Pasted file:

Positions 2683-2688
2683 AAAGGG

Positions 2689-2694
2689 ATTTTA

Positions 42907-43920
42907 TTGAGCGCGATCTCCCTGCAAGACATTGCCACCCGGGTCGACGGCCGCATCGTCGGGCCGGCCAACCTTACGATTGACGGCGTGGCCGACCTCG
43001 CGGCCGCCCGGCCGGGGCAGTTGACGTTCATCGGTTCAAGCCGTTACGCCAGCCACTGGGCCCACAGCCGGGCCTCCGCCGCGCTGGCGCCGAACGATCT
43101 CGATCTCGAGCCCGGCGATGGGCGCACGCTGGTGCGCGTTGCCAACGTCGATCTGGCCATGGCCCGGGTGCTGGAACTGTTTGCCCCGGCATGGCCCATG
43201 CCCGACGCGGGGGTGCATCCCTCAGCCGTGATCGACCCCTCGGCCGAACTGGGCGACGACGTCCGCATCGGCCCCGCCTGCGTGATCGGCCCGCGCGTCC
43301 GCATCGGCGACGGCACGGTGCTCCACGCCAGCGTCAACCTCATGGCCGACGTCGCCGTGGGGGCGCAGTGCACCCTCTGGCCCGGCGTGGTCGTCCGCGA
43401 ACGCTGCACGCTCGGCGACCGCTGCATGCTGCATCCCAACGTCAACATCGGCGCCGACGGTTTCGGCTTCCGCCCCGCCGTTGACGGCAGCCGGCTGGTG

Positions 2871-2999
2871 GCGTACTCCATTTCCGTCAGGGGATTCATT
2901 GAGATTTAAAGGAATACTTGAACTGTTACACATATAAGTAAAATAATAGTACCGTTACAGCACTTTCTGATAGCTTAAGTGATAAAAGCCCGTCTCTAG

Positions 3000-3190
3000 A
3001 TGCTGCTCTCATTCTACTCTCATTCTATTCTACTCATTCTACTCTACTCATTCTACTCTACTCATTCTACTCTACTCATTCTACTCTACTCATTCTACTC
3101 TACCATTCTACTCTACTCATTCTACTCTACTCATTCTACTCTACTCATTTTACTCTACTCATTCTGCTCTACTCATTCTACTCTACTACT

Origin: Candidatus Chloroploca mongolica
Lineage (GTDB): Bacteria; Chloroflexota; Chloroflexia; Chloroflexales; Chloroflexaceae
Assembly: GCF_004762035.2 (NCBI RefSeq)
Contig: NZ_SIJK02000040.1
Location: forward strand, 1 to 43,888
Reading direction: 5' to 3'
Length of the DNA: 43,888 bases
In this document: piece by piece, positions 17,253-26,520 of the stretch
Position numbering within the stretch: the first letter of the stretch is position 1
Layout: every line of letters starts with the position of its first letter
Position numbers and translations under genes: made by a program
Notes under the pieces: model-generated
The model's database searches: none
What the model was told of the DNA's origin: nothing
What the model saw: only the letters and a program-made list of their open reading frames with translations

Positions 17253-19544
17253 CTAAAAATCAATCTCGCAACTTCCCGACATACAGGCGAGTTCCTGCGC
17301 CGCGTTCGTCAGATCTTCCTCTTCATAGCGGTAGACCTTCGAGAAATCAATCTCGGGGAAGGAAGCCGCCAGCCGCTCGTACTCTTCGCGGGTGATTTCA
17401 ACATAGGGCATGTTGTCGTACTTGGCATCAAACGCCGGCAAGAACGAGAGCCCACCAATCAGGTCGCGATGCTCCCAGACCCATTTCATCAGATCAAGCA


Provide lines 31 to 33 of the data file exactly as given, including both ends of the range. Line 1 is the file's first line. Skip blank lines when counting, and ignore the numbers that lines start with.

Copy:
The model's database searches: none
What the model was told of the DNA's origin: nothing
What the model saw: only the letters and a program-made list of their open reading frames with translations